Putting a Price on Rewards
Your credit card can pay you cash back or even let you hobnob with the stars. Here's why it's often a bad deal
Paying a stranger to buy you presents might sound like an odd use of money. But if you're one of the 80 million Americans using a credit card with rewards, you're doing just thatand probably paying more than the presents are worth.
Rewards cards offer gifts in exchange for card use, including cash back, airline miles, and access to special events. They are now used in 84 percent of credit card purchases, more than double the 2001 number, according to the research firm Aite Group. While many people enjoy their rewards, what they often don't realize is that they're paying for them, in the form of higher interest payments, annual fees, and what economists dub "purchase acceleration."
"People find their motivation increases as they get closer to goals," says Ran Kivetz, business professor at Columbia University. As people close in on a credit card reward, they're likely to spend money more quickly to reach it, he explains. That could mean buying a Prada purse that you don't necessarily want, or splurging on a steak at Morton's, to build up reward points when it would be easierand, in some cases, cheaperto just purchase the reward on your own.
Some credit card companies take advantage of purchase acceleration by alerting consumers, via letters and E-mails, when they are nearing a reward threshold. "It's a way to remind people you're close, you've almost hit it," says Lars Holmquist, president of TSYS Loyalty, which works with financial institutions on their reward programs. According to Holmquist's data, consumers do indeed accelerate their spending as they get closer to rewards.
Consumers also tend to spend more after receiving a reward, Holmquist adds. If the reward is an airline ticket, then the consumer is likely to also rent a car and a hotel room, and pick up a souvenir or two. "You might say, 'I got something for freeI don't mind spending a little bit more to complete the experience,'" Holmquist says.
Rewards cards' often higher interest rates and annual fees also cost consumers. At American Express, for example, a consumer with a green card, one of the company's lower-cost rewards cards, can earn a $100 gift certificate to Bloomingdale's after spending $10,000. The card carries a $95 annual fee, essentially canceling out the value of the reward. American Express says consumers who spend only $10,000 a year on their cards still benefit because the card carries a range of other benefits, such as warranty extensions and travel insurance.
Spend. For the nearly 60 percent of consumers who carry a balance on their credit cards each month and pay interest on it, rewards can be particularly costly, because they can encourage even more debt. "Anything that will make them feel less guilty about using their card is going to increase spending...It would definitely be cheaper for them to get [the rewards] on their own," says Susan Menke, senior financial services analyst at the research firm Mintel.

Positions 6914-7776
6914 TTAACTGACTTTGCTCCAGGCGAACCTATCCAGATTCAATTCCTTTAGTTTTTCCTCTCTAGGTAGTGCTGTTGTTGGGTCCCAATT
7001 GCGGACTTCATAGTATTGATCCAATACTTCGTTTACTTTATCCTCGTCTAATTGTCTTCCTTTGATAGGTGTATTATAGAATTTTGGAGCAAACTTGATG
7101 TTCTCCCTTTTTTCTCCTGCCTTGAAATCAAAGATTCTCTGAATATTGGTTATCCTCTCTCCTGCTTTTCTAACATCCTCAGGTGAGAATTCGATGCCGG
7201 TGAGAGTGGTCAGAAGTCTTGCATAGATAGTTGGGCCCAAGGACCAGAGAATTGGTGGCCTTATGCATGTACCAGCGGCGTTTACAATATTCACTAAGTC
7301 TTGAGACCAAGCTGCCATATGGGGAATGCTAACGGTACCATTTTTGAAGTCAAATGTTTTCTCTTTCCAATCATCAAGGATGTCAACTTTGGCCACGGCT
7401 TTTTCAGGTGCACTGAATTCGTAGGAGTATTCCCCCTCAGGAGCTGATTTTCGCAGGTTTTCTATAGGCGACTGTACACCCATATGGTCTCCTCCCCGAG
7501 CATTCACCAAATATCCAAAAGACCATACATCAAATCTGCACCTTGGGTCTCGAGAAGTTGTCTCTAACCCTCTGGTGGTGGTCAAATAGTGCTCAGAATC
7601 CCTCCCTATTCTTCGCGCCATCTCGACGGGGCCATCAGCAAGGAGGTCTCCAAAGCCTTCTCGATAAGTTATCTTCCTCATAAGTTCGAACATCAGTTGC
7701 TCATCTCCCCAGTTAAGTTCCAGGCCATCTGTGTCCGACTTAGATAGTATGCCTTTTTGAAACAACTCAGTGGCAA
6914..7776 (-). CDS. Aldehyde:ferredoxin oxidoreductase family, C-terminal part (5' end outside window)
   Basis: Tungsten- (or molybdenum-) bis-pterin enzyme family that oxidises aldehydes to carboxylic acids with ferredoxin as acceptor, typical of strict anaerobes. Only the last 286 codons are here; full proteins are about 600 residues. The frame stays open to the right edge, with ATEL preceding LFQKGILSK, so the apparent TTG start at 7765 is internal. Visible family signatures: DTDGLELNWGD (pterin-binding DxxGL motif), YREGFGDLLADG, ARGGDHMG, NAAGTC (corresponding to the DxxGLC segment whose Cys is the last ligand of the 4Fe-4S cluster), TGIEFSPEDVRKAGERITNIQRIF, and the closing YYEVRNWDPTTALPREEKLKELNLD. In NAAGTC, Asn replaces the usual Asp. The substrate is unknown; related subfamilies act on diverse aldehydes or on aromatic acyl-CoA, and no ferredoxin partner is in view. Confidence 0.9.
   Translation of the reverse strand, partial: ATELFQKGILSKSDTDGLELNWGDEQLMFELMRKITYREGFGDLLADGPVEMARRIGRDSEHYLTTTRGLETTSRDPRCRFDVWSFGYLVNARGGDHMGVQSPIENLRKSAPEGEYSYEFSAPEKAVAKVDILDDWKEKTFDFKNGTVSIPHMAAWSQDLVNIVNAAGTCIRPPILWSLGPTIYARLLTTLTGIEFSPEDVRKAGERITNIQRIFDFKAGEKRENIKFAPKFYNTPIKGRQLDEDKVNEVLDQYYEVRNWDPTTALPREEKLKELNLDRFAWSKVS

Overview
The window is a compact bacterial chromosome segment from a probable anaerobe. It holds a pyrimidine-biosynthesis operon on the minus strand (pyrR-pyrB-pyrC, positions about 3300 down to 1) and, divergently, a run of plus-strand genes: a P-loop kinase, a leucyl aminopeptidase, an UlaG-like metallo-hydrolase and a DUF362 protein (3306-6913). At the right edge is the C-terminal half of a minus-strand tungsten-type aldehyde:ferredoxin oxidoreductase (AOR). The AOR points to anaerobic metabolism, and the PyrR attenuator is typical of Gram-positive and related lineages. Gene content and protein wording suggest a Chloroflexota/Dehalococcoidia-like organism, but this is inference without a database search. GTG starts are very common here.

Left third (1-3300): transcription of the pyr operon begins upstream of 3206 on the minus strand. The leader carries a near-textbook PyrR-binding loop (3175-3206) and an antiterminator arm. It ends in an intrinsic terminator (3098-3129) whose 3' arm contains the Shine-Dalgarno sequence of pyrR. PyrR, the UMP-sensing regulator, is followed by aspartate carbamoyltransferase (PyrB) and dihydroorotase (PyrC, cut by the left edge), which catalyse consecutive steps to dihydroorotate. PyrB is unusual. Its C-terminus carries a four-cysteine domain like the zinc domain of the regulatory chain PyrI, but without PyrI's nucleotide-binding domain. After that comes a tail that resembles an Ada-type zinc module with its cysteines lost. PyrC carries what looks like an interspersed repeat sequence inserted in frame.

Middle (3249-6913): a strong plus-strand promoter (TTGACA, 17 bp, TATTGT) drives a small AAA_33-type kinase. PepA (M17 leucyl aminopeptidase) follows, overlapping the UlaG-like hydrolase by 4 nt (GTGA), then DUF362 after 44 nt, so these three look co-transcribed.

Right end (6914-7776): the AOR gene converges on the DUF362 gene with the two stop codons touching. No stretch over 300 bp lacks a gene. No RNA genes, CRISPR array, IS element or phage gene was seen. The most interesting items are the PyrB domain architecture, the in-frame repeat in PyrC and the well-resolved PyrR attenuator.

Even cash-back programs, which typically return between 1 and 5 percent of card spending, can be deceptive. "If you're [paying] a huge amount in interest but getting pennies in savings, people love that stuff, but they're definitely not coming out ahead," Menke says.
Discover's Get More program, for example, provides 5 percent cash back on certain rotating categories throughout the year and up to 1 percent cash back on everything else. If a consumer spent $10,000 a year, including $500 in the special categories, then he would receive up to $120 at the end of the year. If the same consumer carried a debt of $1,000 at 15 percent interest, the annual interest payment would be $150-more than the cash back. Discover says people should select their card based on their situation; the company's Motiva card, for example, is designed for people who carry debt. After six on-time monthly payments, cardholders receive the seventh month's interest back.
Consumers who carry credit card debt would be better off shopping for a card based solely on the interest rate, says Travis Plunkett, legislative director of the Consumer Federation of America. Websites such as www.creditcards.com and www.100best-credit-card-reports.com compare annual percentage rates, which typically range from 0 to 20 percent.
Credit card companies increasingly aim rewards programs at consumers who carry debt over each month, says Gwenn Bézard, research director for the Aite Group. But even high-income individuals are at risk for overpaying for rewards. Cards that target affluent consumers are ramping up luxurious experiences offered through their rewards programs, such as suborbital space flights (American Express) and a private meeting with Elvis Costello (Visa). "The trick is to come up with something that looks great in your eyes, but the cost is actually not as high as your perception of the reward," Bézard says.
There is one group of people with little to lose from rewards programs: those who pay off their balance each month, avoid annual fees, and don't succumb to the temptation of purchase acceleration. For those consumers, says Menke, "it's basically getting something for free."
This story appears in the July 2, 2007 print edition of U.S. News & World Report.